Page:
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Paperwork Is Peoplework!
Your Statistical Reports at Work

Shirley Phillips
Winnipeg, Manitoba, Canada
From: LEAVEN, Vol. 37 No. 2, April-May 2001, pp. 32-33

I wasn't always interested in statistics. In fact, math was not one of my strong points or interests in school, and in my former life as a registered nurse I was delighted with the development of speedy calculators and wheel charts that did the work of calculating medication dosages and IV flow rates. So what has changed? Why am I now writing an article on statistics?

Like so many La Leche League Leaders, because of my involvement in and love for La Leche League, I have gained a new awareness of and appreciation for different fields of learning. I have learned new skills and developed interests in areas I never would have considered without the impetus of serving La Leche League. Now I am fascinated with statistics, especially LLL statistics, and I'm becoming increasingly familiar and comfortable with spreadsheets and computer programs like Excel, much to the amazement of family and friends.

Have you ever wondered what happens to all the information you keep track of and send along in the monthly meeting reports or Leader activity forms? Have you felt at times that record keeping and reporting were extra work without much importance? Have you wondered if all the statistics that are forwarded along the support channels of the Divisions/Affiliates and LLLI are actually used?

Accurate statistics provide a wealth of information with many different benefits.

They can:

  • Provide incentive to change or improve.
  • Foster healthy or positive competition resulting in gains that benefit many (membership or World Walk goals).
  • Provide validation that the Group or Area or LLL entity is healthy.
  • Provide information that will be helpful to other LLL entities.
  • Stimulate questioning-a research frame of mind-that could lead us to explore new directions.

When you look at the information in the chart below, what questions come to your mind? What would you like more information about and how might you gather that information?Statistics compared over time periods can show developing trends, and consideration of trends is an important part of planning and allocating resources. At the LLLI Directors meeting in October 2000, the Division Directors, the Director of the Leader Accreditation Department, the Directors working in the LLLI office at Schaumburg, the Deputy Director, and the Chairman of the Board spent a full afternoon considering some of the information you have provided. We looked at membership statistics since 1986, considered the trends revealed by the statistics, and identified a wide variety of factors that could have an impact on membership figures.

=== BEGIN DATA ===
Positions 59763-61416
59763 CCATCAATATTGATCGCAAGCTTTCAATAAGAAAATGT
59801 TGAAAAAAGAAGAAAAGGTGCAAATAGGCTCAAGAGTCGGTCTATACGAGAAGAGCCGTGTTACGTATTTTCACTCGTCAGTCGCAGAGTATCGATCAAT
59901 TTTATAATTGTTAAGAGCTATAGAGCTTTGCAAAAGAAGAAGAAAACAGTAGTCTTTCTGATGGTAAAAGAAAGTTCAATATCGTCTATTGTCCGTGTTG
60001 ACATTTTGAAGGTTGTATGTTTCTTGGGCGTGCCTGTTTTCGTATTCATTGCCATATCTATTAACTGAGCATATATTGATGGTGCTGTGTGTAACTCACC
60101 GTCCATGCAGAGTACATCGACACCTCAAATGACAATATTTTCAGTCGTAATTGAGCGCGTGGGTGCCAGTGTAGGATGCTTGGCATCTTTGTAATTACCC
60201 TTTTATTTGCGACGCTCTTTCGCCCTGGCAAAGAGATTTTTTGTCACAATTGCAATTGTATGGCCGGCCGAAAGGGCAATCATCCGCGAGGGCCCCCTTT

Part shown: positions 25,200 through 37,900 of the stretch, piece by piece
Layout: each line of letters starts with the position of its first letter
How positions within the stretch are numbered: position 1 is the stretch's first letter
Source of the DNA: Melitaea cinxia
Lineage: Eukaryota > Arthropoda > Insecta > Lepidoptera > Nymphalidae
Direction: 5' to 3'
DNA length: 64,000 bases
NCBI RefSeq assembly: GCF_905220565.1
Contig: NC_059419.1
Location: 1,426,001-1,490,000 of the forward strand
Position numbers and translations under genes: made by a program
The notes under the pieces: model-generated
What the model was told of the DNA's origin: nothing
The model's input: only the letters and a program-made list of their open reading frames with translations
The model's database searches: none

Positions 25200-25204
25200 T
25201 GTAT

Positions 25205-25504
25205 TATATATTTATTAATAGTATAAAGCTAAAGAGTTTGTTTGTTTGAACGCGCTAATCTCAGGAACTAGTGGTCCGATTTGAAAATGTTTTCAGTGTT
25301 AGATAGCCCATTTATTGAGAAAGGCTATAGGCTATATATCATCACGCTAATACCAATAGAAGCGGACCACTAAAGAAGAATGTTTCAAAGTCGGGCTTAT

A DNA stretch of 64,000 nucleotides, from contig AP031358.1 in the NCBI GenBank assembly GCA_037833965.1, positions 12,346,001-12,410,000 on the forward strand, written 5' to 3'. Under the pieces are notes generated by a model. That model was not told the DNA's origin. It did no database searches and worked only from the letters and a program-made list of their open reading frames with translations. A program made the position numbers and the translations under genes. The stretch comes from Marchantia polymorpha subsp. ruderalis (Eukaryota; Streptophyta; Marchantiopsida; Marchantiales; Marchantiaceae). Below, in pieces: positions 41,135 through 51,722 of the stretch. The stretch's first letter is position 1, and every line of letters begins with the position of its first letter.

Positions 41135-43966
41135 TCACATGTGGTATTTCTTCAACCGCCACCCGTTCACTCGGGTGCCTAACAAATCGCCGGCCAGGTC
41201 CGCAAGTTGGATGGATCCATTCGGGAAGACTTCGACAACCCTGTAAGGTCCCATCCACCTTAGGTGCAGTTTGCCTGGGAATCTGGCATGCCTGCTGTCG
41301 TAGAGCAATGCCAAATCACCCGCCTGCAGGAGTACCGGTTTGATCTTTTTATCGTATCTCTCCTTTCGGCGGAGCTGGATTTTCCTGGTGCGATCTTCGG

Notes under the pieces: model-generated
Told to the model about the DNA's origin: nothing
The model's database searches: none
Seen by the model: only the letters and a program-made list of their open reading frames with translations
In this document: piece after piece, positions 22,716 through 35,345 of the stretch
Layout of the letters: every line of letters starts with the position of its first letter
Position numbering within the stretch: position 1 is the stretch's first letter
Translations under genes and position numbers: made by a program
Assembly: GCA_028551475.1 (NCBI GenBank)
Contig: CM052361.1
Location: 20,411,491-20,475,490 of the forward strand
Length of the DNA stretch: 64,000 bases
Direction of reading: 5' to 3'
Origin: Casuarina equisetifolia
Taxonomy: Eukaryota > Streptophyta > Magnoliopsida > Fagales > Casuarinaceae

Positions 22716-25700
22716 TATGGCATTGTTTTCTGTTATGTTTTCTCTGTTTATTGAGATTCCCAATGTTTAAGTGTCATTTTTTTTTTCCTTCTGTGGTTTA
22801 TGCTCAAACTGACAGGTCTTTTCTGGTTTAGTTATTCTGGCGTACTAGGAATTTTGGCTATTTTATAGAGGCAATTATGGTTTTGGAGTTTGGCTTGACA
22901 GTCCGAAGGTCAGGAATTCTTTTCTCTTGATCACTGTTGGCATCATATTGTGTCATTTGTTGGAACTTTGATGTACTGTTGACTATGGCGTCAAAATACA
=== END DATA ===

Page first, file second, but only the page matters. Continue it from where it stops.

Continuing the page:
We were not surprised by the steady downward trend of membership numbers, but it was interesting to note that the two, sharpest drops in membership occurred between 1990 to 1992, and between 1993 to 1995. Since 1995, the downward trend in membership numbers has slowed considerably. Could LLLI be on the verge of an upswing in memberships? What was causing the change?

We worked to identify societal factors influencing membership numbers. Considering those various factors was intriguing and helped us focus on those we can influence through our work for LLL. For example, three of the factors identified seemed to fit together.

Generally there has been:

  • increased availability of breastfeeding information;
  • increased breastfeeding support by health care providers that focuses on the mechanics of early breastfeeding (e.g., the initiation of breastfeeding);
  • a perception of La Leche League as the place to go for help with breastfeeding problems, rather than a source of support for sustaining breastfeeding (duration of breastfeeding).

Perhaps, if we want to increase memberships, we need to emphasize the wealth of knowledge and support within LLL that helps mothers sustain their breastfeeding relationship with their baby. La Leche League needs to also be known for its success in promoting duration of breastfeeding. We need to present La Leche League as not only providing help when mothers are faced with difficulties but also as helping mothers experience the joys of breastfeeding.

By the end of that October meeting, the walls were covered with flip charts full of ideas for consideration and plans in the making. Each Division and Department identified specific ways they could influence membership and plans to promote membership growth.

This is just one example of how the information you gather and send along is utilized and valued.

Many years ago, Sue McCrae, a Leader in British Columbia, Canada wrote an article called "Paperwork is Peoplework" and the ideas Sue shared have stayed with me. Wherever you are within the support network - Leaders, administrative Leaders in Areas, Regions, Divisions, Affiliates, LLLI, LLLI Board of Directors - each report is a point of contact, communication with another Leader who cares. She cares about the Leader sending the report and about the information she is sharing. Each number on the report, or on the spreadsheets developed from the reports, represents people - Leaders in touch with and helping mothers, responding to requests for information from health care providers, Leaders helping to support other Leaders, Leaders working with Leader Applicants. When I see those numbers, I think of all the ripples of information and support flowing out into our world and the ripples of information and support flowing throughout La Leche League. Each piece of information contributes to building the picture of the whole of La Leche League worldwide.

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